- Ramon Laguarta, a 20-year veteran of PepsiCo, has been named the beverage giant's president — its #2 position, according to a company statement. Previously the CEO of PepsiCo's European/Sub-Saharan Africa division, he will be in charge of shaping the company's corporate strategy, working with business units to deliver top-line growth, driving productivity and investing in new areas of disruptive innovation.
- The position has been vacant for three years, The Wall Street Journal reported. Even though this kind of promotion may be setting Laguarta up to eventually take over the CEO's chair, current CEO Indra Nooyi told The Journal she intends on leading PepsiCo “for the foreseeable future.”
- Nooyi said this promotion, like others, is intended to "stretch" current execs at the company to prepare them to potentially take on larger leadership roles later. “There is no heir apparent,” she told The Wall Street Journal. “When the time comes for succession, whenever it is, I think the wonderful thing is our board is going to have so many people to choose from.”
At 61, Nooyi is still young and able to continue leading PepsiCo, but it makes sense for her to be thinking of the company's future beyond her tenure.
It's an interesting time for the soda industry, as the sugary drinks that were once beverage leaders fall out of favor with consumers. PepsiCo has focused on diversification — both through acquisitions and launches of alternative beverages. Last year, the company launched LIFEWTR, a premium enhanced water brand with an artistic bottle. And while Pepsi hasn't made any recent large acquisitions, its diversified portfolio — which includes Frito-Lay, Quaker Oats and Sabra hummus and dips — continues with its own innovation in different areas of snacking.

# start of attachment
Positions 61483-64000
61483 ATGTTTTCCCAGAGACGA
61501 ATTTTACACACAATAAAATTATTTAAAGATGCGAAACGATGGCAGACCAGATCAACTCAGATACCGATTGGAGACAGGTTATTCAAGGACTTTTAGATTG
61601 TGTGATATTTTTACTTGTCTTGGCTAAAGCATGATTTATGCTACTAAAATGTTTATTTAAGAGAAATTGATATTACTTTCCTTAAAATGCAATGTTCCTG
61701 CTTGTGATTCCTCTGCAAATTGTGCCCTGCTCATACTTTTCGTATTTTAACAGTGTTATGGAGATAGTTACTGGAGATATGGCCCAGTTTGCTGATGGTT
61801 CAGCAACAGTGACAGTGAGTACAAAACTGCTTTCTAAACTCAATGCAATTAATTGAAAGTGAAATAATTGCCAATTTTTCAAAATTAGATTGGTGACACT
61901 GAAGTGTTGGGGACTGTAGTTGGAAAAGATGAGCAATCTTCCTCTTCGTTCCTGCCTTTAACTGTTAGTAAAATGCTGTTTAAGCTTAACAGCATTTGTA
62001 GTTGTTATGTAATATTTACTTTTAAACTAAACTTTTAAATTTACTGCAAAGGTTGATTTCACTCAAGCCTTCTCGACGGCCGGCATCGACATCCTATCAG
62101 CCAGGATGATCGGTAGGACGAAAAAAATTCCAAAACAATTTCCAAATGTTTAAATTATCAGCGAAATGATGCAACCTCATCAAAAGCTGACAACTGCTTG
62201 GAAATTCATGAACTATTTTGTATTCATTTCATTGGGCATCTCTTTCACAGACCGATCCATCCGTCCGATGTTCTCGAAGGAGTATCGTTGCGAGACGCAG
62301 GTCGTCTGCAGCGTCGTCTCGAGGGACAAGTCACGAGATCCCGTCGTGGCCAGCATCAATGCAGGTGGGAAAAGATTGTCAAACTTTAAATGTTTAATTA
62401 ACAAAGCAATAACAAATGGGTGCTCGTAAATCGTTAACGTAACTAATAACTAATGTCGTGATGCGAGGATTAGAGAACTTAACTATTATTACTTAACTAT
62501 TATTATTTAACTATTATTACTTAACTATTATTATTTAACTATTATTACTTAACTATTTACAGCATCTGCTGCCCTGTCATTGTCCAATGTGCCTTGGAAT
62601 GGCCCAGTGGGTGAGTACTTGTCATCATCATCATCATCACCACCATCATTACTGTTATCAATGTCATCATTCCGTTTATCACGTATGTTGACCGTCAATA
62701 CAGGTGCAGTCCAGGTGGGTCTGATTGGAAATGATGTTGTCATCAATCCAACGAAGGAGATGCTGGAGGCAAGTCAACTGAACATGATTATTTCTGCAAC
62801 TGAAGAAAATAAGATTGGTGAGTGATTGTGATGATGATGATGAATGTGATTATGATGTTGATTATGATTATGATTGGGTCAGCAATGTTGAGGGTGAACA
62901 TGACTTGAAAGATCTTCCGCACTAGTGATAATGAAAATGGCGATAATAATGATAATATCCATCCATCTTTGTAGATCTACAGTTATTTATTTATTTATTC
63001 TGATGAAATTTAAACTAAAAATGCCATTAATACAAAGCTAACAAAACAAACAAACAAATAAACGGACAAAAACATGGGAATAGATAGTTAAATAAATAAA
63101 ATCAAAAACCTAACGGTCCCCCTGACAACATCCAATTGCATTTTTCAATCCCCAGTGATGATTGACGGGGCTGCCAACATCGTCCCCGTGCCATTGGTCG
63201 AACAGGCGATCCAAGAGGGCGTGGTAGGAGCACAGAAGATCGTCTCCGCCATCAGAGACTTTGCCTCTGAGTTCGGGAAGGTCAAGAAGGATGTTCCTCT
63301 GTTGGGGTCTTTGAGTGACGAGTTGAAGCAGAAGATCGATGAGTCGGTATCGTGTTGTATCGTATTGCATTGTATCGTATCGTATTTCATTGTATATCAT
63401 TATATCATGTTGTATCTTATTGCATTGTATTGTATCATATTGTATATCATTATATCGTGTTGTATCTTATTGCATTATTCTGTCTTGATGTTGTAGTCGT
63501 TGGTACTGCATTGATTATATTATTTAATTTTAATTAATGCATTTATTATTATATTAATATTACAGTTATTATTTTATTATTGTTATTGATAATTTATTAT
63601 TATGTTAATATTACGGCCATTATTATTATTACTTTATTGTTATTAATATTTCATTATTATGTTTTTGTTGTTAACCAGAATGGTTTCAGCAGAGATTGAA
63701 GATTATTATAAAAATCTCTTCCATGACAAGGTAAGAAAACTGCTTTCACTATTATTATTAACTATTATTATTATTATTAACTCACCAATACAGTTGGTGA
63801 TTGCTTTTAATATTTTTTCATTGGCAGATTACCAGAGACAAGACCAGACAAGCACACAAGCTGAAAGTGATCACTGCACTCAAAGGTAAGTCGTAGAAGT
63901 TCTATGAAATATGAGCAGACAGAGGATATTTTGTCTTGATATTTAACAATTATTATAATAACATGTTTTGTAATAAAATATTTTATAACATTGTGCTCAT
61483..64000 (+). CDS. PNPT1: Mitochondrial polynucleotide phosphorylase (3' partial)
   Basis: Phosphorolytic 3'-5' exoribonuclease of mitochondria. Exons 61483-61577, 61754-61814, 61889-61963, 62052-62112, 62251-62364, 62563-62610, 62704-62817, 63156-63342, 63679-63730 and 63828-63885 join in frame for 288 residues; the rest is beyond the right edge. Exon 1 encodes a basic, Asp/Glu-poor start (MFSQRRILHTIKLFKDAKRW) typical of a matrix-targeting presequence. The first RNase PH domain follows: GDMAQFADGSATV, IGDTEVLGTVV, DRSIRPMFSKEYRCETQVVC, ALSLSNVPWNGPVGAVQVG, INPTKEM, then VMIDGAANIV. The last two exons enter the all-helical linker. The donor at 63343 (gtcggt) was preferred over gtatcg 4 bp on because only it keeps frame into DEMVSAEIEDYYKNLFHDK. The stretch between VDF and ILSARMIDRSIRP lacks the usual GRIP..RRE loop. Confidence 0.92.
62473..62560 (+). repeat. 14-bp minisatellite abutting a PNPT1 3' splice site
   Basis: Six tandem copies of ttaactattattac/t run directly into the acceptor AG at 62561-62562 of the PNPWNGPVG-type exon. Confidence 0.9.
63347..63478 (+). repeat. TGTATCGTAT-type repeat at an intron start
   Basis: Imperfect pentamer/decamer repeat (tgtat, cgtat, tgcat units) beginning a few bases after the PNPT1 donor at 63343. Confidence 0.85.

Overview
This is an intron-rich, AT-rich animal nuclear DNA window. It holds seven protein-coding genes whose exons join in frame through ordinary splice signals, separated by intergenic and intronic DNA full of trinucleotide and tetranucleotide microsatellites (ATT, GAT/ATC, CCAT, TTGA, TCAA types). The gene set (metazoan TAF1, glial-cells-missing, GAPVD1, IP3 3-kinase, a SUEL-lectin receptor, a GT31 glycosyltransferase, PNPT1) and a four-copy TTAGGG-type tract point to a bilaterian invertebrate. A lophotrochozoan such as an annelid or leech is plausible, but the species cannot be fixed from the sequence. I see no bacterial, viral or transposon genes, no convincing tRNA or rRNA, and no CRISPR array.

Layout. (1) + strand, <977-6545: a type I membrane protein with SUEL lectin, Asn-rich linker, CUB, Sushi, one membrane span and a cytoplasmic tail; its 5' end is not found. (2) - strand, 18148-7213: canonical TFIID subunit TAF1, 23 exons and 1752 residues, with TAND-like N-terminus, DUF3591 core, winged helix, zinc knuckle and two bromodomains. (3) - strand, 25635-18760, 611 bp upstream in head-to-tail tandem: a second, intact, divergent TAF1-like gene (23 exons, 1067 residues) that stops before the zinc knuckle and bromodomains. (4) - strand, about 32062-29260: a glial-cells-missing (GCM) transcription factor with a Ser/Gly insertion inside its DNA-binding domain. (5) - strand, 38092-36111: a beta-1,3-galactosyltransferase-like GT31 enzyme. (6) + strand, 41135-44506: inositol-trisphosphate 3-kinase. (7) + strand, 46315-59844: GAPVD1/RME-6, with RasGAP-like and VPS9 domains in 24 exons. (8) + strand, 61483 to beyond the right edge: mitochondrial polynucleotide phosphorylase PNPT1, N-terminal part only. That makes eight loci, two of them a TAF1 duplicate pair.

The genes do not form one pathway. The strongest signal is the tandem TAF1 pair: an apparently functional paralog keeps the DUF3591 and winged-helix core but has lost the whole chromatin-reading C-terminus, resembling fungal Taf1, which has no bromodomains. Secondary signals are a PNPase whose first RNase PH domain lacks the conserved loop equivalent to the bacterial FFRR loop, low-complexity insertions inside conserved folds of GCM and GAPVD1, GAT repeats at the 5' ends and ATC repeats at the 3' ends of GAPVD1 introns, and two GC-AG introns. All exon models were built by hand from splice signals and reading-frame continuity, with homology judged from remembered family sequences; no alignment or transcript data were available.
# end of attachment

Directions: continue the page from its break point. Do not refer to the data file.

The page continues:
As Nooyi focuses on the future, she has chosen a deputy with a track record of success in Pepsi's present. While most of Laguarta's work has been in the beverage manufacturer's European division, he's risen through the ranks during the last two decades. He'd been CEO of PepsiCo Europe since January 2015. Sub-Saharan Africa was added to his territory in July 2015.
Laguarta has steered his division of Pepsi to profit growth. The Europe and Sub-Saharan Africa division saw some of the company's highest profit increases in the most recent earnings report. The main reason was productivity gains and restructuring, which are changes that Laguarta could bring to the beverage giant's United States headquarters.
A mind for growth, innovation and new perspective are all things that new leadership at soda companies need to have nowadays. Laguarta will have the chance to put his success in Europe to the test in the United States. And without an impending vacancy in the CEO's slot, this opportunity will give the brand more of a chance to grow — and the board the opportunity to see if Laguarta may eventually be up to the larger leadership challenge.